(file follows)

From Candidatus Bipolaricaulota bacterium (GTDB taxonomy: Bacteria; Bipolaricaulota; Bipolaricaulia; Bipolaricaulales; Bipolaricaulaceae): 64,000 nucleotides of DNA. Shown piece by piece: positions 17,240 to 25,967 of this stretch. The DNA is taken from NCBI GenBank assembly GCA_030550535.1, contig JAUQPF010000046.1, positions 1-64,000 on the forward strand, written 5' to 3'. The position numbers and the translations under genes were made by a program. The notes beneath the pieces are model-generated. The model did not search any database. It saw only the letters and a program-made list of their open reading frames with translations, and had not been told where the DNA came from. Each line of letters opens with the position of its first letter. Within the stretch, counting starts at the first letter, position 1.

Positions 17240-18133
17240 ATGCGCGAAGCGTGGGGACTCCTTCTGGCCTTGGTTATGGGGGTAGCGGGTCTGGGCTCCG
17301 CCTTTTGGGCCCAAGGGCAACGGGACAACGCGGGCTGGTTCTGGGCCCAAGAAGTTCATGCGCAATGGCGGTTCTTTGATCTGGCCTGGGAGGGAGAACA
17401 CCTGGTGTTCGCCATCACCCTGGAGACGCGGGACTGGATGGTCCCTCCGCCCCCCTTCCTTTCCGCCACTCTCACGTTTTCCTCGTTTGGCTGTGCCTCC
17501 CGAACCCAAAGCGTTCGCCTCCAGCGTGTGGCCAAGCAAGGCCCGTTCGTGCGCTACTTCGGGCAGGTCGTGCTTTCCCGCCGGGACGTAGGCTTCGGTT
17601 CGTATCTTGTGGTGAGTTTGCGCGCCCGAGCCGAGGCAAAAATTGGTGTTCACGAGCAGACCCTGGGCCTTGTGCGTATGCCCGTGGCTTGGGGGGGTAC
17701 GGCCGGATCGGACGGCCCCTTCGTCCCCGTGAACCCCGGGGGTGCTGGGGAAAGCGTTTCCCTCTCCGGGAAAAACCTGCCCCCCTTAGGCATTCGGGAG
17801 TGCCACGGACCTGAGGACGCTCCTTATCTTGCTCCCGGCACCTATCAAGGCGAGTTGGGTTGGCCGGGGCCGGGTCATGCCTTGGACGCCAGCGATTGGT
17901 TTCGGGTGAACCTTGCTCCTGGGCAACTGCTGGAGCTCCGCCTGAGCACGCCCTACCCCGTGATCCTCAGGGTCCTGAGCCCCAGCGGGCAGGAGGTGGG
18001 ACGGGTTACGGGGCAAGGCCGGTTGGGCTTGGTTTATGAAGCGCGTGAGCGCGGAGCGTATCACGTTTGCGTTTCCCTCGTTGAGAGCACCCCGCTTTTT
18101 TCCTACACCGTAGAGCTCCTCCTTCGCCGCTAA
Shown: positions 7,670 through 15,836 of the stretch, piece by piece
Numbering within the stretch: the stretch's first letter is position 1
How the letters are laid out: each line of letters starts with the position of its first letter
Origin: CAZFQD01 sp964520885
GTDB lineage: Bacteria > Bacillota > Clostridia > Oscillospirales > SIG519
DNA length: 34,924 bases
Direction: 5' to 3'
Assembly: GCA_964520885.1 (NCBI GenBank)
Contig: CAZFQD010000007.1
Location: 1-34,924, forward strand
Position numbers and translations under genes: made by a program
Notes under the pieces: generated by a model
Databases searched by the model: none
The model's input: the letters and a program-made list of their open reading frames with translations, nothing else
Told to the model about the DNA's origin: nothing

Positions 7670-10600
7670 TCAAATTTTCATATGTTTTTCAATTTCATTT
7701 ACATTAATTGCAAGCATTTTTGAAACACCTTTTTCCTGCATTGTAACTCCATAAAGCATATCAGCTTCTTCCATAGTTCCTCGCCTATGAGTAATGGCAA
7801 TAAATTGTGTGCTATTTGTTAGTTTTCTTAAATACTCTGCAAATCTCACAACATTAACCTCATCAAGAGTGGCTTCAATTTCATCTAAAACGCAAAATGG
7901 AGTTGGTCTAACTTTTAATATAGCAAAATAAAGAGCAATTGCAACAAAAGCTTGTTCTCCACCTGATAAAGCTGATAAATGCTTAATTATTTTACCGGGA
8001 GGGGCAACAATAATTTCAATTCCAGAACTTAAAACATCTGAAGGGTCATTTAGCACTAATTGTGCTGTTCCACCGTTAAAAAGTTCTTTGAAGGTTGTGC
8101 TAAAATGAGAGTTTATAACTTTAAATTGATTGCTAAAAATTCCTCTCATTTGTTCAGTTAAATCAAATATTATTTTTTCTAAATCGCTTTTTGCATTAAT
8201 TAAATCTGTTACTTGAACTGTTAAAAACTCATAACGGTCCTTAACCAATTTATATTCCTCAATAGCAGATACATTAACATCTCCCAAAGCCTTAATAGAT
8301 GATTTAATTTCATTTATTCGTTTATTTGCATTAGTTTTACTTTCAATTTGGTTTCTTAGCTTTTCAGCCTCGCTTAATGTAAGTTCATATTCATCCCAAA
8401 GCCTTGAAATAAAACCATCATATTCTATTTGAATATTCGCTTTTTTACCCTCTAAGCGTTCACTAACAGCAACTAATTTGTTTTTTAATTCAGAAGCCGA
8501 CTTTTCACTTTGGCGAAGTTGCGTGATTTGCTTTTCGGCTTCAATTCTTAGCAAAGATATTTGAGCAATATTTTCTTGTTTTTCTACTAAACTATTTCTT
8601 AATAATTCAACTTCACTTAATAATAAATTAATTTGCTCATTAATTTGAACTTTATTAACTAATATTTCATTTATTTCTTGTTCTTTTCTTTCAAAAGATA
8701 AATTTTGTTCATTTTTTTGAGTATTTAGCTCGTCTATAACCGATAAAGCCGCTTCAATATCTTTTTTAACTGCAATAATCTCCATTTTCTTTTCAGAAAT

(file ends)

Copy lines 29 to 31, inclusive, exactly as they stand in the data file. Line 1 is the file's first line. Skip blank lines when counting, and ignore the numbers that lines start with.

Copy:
7670 TCAAATTTTCATATGTTTTTCAATTTCATTT
7701 ACATTAATTGCAAGCATTTTTGAAACACCTTTTTCCTGCATTGTAACTCCATAAAGCATATCAGCTTCTTCCATAGTTCCTCGCCTATGAGTAATGGCAA
7801 TAAATTGTGTGCTATTTGTTAGTTTTCTTAAATACTCTGCAAATCTCACAACATTAACCTCATCAAGAGTGGCTTCAATTTCATCTAAAACGCAAAATGG